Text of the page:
Director – Ottó Foky – 1976 – Hungary – 12m
A metal space bird approaches the bean planet to observe various aspects of life upon it before being discovered then shot at with a missile in this remarkable stop-frame short – out on MUBI as part of the animated shorts season Fables, Folklore, Futurism: Visionary Hungarian Animations on Monday, September 20th
Framed by a story of a giant alien metal bird observing a planet from space, this is primarily an excuse to create numerous scenarios using animated kidney beans and butter beans to stand in as people in a 3D, model animated world. It’s the sort of film where you constantly marvel at the inventiveness of shooting scenes in a particular style of animation which, were they shots in a live action documentary, would simply appear banal – but in the form here presented prove completely compelling.
A crescent moon resembling nothing so much as a croissant floats past the planet. The approaching giant bird looks like it could have wandered in from the Clangers stop-frame BBC TV series (Oliver Postgate, 1969-72, 1974) except that it’s less a character like that show’s fabled Soup Dragon than a tech-equipped space opera craft with a visual recording device that has a calibrated viewfinder like a camera or a periscope. In some ways, this device is superfluous because what really impresses are not the craft itself but the scenarios it sees.
Through streets of towering architecture comprising items taken from supermarket shelves and a monument resembling London’s Piccadilly Circus made out of a goblet flows traffic consisting of fast moving sardine cans, cigarette boxes and similar-sized packaging, in between which move the upright pedestrian kidney and butter beans.
A white bean pushes a spoon containing a little bean (a child in a pram) which a red bean pauses to admire, pick up, hold and swiftly put back down in the spoon again. You notice other beans with little beans (kids) dotted around, and little beans standing in groups. A wider shot reveals this to be near a statue surrounded by a circle of balls of mostly green and occasionally orange wool (trees in a park or a similar municipal space).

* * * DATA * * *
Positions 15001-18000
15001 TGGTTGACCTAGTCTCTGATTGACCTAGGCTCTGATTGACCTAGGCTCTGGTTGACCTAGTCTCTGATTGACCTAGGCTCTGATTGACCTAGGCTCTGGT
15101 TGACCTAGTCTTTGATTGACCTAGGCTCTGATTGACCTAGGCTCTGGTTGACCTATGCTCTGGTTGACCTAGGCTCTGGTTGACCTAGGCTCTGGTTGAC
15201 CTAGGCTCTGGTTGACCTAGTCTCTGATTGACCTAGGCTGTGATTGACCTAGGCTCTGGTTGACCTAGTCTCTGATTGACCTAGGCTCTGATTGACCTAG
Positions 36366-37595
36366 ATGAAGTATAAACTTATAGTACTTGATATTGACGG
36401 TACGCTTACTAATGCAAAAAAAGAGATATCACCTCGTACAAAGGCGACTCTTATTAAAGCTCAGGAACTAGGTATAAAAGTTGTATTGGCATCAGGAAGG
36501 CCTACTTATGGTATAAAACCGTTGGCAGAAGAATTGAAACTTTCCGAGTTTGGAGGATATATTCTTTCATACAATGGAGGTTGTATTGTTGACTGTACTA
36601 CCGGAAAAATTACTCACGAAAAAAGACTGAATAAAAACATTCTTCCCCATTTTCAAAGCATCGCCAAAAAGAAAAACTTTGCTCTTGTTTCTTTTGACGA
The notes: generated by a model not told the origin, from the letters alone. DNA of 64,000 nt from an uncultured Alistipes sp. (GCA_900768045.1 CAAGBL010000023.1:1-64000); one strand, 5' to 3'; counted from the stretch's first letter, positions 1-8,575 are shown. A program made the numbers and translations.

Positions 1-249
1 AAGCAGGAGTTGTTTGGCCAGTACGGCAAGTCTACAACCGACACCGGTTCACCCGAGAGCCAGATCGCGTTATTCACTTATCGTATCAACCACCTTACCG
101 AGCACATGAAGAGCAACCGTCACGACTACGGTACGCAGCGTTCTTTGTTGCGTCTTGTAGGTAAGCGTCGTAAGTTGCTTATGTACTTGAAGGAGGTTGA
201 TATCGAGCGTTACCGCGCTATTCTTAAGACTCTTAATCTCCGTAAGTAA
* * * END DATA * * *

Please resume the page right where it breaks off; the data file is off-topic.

Back on the street, a sardine can collides with a kidney bean which falls and oozes green blood. Beans gather round to gawp, the traffic flow changes direction to go around this commotion, an ambulance (a box for a medicine like you might buy from a chemist’s) with a red cross on the side pulls up sirens blaring to take the injured bean away for treatment.
Razors cross hayfields like combine harvesters and at night an amorous bean couple sneaks into one of the hayricks. Elsewhere in the night, two black beans leave a box of chocolates dragging a length of key-chain, an item of stolen jewellery, before being blasted buy a match (a gun) help by the furious, robbed bean owner.
A bible propped open like an inverted ‘V’ between two green cognac bottles encrusted from the top down with spent candle wax form a cathedral into which flock bean multitudes to listen to a bean preacher in pulpit backed by the ornate, red-stained and polished cross section of a tree. Two teams of beans battle it out in a wicker basket sports stadium. Two sardine cans collide in a motorway crash. Beans relax in half walnut shell boats or swim along on a boating lake consisting of a mirror with an ornate frame.
An aerosol doubles as a factory horn ushering bean workers into work. Construction worker beans use ropes to pull a huge cuboid tower block into an upright position. A bean plummets to his death falling off the roof with a loud scream. Bean crowds riot in the streets to be repulsed by a soda siphon (water cannon) while beans wearing bottle tops like hats (riot police) arrive to stand ready for any confrontation while their chief – a bean with a thimble for a hat – barks orders to the rioting populace.
In an attempt at narrative closure, beans gather round a telescope and spot the space bird, images of which are printed by a printing press for dissemination before a missile is launched at the alien craft to scare it away.
The technical ingenuity alone is enough to make this worth watching. It’s the sort of short which, having viewed once, you may want to go back and watch again immediately or in a few days time. Truly remarkable stuff.
Scenes With Beans is out on MUBI on Monday, September 20th as part of the animated shorts season Fables, Folklore, Futurism: Visionary Hungarian Animations.